A District Court judge in New York has granted a defendant’s motion to dismiss after it was sued for allegedly violating the Fair Debt Collection Practices Act by referencing different amounts for the “Total Due as of Charge-off” and the “Total Due” in a collection letter without explaining why the two amounts were different.
A copy of the ruling in the case of Kleinman v. Frontline Asset Strategies can be accessed by clicking here.
The plaintiff received a collection letter from the defendant in regard to an unpaid credit card debt that had been charged off by the original creditor and subsequently sold to another company. The letter included a table that had the following entries: the “Total Due as of Charge-off” was listed as $12,939.96, and that the “Total Due” was listed as $12,771.57. But the letter did not explain the discrepancy between the two figures. The first line of the collection letter stated: “Your account has been placed with our office for collection. You owe $12771.57.”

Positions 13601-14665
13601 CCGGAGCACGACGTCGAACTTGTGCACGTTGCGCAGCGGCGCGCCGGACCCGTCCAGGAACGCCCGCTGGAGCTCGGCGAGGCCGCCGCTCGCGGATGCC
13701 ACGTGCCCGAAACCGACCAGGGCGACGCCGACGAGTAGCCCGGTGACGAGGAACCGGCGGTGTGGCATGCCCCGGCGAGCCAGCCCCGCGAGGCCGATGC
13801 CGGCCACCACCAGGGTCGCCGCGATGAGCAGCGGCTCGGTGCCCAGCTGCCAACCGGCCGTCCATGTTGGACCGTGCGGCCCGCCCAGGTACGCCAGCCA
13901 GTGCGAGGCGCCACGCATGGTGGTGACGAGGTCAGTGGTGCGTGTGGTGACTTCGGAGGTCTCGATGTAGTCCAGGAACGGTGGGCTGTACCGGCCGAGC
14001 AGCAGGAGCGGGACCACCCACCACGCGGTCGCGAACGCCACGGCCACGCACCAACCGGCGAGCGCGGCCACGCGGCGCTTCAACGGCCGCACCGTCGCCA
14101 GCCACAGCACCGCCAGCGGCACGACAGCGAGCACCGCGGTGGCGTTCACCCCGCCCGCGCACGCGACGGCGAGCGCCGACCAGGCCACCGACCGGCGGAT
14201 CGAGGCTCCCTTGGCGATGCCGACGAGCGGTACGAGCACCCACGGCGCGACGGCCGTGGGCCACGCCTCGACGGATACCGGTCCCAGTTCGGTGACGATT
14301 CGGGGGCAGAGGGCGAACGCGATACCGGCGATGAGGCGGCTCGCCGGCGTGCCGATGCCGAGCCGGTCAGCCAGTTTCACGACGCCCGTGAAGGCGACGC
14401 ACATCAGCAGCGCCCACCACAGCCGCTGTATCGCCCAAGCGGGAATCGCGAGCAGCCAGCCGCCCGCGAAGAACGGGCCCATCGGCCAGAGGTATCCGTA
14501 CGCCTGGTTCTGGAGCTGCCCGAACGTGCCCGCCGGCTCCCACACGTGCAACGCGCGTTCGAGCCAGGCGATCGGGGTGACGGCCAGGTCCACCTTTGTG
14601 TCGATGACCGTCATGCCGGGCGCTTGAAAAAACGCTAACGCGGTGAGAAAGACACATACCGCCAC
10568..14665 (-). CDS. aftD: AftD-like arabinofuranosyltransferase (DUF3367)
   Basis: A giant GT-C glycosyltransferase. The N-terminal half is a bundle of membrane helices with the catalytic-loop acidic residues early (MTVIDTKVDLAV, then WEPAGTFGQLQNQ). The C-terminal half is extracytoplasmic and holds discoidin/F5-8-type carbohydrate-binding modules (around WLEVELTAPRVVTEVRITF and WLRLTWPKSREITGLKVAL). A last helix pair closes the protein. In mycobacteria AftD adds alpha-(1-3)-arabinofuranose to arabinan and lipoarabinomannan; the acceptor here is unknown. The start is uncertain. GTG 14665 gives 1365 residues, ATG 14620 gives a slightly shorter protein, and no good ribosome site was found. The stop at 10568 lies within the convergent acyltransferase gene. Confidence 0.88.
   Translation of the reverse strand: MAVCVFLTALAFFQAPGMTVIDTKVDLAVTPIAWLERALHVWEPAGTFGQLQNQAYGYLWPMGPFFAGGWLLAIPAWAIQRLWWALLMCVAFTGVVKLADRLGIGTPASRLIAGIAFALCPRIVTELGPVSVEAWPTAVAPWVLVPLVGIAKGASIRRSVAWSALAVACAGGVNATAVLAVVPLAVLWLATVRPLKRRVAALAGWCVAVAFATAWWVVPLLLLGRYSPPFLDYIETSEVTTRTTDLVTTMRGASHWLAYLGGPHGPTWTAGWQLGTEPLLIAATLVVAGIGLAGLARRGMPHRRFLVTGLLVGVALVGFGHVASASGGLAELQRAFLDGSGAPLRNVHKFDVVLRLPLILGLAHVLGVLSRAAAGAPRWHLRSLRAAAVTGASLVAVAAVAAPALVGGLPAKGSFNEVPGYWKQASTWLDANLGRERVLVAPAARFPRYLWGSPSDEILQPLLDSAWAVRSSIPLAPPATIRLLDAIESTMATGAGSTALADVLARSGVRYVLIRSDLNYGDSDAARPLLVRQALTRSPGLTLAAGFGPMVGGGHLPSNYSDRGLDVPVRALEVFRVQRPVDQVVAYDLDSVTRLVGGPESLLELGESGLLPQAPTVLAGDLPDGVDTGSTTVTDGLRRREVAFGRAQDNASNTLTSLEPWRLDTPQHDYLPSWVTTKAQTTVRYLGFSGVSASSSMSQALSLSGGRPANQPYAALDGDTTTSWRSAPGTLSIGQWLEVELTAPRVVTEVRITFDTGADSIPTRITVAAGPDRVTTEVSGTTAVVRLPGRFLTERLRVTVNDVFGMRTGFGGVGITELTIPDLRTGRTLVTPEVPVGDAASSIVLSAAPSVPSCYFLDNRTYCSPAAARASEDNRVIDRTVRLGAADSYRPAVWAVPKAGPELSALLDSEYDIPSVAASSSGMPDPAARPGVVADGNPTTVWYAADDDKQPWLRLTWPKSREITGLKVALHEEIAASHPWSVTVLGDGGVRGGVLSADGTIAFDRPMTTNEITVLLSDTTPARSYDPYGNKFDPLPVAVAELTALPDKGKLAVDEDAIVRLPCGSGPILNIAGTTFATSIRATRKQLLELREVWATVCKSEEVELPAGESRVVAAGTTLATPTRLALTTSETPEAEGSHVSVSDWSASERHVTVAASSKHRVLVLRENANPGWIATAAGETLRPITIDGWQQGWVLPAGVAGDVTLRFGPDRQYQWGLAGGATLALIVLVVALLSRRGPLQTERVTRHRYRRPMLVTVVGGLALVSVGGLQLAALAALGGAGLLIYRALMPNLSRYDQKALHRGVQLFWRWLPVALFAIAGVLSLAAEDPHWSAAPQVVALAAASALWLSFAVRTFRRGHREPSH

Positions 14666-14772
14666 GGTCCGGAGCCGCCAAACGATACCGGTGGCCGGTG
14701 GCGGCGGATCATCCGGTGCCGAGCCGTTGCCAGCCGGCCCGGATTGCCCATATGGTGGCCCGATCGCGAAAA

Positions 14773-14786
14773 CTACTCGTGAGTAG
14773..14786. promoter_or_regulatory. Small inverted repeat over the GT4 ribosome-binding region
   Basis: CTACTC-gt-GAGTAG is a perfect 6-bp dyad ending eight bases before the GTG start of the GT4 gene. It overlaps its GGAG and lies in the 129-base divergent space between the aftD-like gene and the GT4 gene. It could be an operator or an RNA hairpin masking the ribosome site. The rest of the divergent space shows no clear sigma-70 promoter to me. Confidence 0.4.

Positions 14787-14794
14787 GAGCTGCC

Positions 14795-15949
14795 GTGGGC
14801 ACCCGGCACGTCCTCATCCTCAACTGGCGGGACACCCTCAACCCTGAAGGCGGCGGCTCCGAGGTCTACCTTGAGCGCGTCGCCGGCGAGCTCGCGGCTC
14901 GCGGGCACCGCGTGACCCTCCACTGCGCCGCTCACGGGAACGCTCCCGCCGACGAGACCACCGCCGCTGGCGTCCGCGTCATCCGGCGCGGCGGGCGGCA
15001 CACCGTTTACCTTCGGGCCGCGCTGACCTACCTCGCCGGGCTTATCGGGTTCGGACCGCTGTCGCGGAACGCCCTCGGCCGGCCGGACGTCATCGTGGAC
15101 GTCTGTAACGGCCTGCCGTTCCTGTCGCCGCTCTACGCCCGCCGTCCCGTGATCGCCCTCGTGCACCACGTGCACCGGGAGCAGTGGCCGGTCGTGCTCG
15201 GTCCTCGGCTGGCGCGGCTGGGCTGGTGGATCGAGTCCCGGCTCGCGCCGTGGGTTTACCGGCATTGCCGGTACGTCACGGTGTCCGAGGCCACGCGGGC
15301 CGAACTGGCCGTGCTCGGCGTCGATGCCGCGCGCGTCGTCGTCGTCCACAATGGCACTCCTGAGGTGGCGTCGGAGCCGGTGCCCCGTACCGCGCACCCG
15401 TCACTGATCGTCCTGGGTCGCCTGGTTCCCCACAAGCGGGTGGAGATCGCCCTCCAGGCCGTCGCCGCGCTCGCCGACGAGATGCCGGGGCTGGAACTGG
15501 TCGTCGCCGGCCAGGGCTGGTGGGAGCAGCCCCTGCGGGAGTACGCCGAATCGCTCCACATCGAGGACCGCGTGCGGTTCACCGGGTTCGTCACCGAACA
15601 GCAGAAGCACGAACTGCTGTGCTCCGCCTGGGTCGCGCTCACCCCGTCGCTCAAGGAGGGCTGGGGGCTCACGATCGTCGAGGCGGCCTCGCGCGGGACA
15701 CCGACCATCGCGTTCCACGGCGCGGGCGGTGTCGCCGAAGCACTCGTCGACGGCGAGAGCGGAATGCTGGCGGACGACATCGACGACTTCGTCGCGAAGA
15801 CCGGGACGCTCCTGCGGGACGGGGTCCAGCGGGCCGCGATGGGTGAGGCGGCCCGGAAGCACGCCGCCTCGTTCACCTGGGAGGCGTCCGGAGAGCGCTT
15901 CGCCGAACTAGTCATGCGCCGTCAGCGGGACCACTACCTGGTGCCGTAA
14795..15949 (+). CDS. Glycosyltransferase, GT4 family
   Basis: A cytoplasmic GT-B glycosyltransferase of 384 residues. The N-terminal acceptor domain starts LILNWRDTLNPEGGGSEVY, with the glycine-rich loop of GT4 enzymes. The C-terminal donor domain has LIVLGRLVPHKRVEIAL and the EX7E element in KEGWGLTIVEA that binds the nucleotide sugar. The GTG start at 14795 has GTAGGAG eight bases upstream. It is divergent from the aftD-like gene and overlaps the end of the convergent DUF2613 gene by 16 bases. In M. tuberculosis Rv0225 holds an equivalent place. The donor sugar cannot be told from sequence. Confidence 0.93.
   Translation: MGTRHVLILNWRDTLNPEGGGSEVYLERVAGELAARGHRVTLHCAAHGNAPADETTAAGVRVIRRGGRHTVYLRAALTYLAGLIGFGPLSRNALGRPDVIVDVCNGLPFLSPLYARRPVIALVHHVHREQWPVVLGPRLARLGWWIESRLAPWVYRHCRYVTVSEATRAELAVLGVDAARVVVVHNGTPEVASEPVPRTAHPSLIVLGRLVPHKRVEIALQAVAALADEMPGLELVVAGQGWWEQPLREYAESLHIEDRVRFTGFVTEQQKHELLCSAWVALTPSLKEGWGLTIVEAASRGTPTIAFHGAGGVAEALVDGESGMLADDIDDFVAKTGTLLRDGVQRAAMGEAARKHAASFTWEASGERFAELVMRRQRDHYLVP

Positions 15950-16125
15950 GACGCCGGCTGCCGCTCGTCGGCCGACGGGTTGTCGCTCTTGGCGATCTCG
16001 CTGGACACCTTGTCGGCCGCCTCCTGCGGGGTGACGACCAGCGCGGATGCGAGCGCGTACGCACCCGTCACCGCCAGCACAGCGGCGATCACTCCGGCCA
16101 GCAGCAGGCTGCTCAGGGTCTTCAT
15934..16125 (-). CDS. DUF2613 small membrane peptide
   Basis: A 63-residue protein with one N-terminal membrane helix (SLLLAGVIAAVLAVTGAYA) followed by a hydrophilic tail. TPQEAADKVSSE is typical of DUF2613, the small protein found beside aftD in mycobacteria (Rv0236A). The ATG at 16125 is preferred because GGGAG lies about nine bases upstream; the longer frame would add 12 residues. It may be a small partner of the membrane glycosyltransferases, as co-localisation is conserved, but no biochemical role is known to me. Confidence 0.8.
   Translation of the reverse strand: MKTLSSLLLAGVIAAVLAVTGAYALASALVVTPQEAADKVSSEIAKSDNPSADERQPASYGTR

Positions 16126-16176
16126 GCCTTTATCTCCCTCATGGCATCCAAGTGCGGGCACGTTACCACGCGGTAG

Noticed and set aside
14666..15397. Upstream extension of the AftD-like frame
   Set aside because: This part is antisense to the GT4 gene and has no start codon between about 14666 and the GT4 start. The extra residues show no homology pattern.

The plaintiff filed suit, alleging the letter violated Section 1692e(2)(A) of the FDCPA by mis-stating the character, amount, or legal status of a debt.
Admitting that the letter “presents the lowest passing example of a sufficient debt collection notice,” Judge Brian Cogan of the District Court for the Eastern District of New York, lauded the defendant for using an “easy-to-read table” to display the financial information associated with the debt, rather than “a list of seemingly unprioritized line items.” Also, by listing the “Total Due” at the bottom of the table, the letter looks like a receipt one might get at a restaurant or convenience store, Judge Cogan noted.